Not their curtsies or cross-garters
or ever-recurring pepper trees in their gardens
promising, promising.

At least they had ideas about love.

Of course troubadours are easy to mock, with their stylized gestures, their flamboyant clothing, their apparent willingness to sacrifice so much comfort for romance. Yet the speaker and her companion are also traveling, following a highway west toward some unstated destination. Their setting includes pastoral details—cornfields, cows, sheep—but they are undercut by images of mechanized modernity. The cows, for example, are “poking their heads / through metal contraptions to eat,” and the sheep are surrounded by “huge wooden spools in the fields” and “telephone wires.” The speaker eventually reveals her own longing:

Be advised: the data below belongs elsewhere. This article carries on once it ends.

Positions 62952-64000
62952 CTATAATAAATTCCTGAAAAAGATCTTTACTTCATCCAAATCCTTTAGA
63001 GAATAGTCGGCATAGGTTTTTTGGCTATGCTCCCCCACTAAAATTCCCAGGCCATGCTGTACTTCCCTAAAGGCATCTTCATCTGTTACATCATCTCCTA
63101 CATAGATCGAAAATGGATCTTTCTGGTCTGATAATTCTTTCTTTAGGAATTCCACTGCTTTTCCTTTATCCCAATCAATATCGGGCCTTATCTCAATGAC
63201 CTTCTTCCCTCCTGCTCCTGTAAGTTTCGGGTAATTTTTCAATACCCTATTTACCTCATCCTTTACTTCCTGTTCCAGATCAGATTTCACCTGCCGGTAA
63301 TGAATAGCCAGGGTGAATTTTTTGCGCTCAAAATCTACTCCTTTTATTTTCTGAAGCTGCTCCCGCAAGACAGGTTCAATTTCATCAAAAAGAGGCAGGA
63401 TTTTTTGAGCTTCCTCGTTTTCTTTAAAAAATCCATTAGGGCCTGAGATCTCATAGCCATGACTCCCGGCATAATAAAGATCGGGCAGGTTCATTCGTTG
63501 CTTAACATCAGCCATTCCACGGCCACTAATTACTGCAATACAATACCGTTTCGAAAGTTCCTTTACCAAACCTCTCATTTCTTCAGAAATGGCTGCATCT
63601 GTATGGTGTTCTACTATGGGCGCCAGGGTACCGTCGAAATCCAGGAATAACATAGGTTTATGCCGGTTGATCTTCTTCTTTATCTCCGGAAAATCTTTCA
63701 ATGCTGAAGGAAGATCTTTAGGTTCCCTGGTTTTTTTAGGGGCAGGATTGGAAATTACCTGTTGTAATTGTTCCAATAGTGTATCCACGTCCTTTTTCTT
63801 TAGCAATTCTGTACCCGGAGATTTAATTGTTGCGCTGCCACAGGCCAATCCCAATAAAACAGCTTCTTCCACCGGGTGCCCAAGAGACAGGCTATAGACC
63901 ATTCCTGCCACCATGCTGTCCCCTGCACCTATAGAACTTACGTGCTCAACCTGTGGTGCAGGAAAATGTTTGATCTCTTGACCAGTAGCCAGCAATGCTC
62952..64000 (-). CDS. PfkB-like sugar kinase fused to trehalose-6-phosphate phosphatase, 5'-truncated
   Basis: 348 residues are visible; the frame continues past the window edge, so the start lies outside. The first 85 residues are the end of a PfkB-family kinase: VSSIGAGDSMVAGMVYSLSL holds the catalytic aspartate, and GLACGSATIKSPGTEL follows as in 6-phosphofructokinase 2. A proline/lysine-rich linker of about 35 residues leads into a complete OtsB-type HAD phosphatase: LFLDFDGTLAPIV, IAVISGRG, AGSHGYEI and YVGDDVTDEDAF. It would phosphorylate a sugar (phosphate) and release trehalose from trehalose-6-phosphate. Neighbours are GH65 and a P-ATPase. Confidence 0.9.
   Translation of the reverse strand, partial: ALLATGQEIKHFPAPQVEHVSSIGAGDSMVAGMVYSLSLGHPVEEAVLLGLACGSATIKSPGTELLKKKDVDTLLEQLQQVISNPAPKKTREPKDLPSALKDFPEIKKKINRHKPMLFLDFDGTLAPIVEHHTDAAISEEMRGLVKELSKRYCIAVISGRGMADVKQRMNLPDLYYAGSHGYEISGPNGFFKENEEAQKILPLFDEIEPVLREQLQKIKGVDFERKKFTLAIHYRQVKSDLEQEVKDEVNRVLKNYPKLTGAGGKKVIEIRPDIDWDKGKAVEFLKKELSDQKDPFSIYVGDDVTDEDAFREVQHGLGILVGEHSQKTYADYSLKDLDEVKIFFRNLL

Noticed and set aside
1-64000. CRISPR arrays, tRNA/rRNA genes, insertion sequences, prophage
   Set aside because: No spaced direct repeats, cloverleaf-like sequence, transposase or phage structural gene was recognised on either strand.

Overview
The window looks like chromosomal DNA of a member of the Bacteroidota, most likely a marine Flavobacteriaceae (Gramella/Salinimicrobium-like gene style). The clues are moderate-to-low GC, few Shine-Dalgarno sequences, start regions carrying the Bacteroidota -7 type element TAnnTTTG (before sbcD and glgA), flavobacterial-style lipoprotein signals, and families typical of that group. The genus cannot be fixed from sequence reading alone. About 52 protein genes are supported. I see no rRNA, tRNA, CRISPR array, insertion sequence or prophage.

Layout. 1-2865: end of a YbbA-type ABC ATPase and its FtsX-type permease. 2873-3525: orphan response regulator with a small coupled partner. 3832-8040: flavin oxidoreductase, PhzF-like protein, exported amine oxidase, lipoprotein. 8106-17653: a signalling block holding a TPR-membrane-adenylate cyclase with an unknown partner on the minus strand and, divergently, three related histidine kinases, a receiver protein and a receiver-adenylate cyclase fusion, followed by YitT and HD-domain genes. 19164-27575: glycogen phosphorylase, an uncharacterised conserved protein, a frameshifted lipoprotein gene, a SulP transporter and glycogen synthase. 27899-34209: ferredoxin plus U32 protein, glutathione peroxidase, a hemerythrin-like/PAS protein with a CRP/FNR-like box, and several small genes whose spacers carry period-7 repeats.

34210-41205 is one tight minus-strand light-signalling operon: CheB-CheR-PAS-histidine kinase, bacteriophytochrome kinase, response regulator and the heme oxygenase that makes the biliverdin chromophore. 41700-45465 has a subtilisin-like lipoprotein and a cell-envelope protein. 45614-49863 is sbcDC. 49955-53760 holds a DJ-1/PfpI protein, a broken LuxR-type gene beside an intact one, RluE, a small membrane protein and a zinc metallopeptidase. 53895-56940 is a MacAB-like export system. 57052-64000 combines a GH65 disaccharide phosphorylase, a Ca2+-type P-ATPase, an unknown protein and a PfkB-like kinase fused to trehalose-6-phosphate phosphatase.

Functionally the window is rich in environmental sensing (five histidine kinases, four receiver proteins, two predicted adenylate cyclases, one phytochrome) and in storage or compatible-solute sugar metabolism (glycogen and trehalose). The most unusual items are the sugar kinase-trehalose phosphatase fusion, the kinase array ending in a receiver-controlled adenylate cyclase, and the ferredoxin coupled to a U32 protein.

The Puritans thought that we are granted the ability to love
only through miracle,
but the troubadours knew how to burn themselves through,
how to make themselves shrines to their own longing.
The spectacular was never behind them.

The spectacular, in other words, was before them. They moved toward it. Yet that time is over, or perhaps only seems so:

At what point is something gone completely?
The last of the sunlight is disappearing
even as it swells—

Just for this evening, won’t you put me before you
until I’m far enough away you can
believe in me?

Then try, try to come closer—
my wonderful and less than.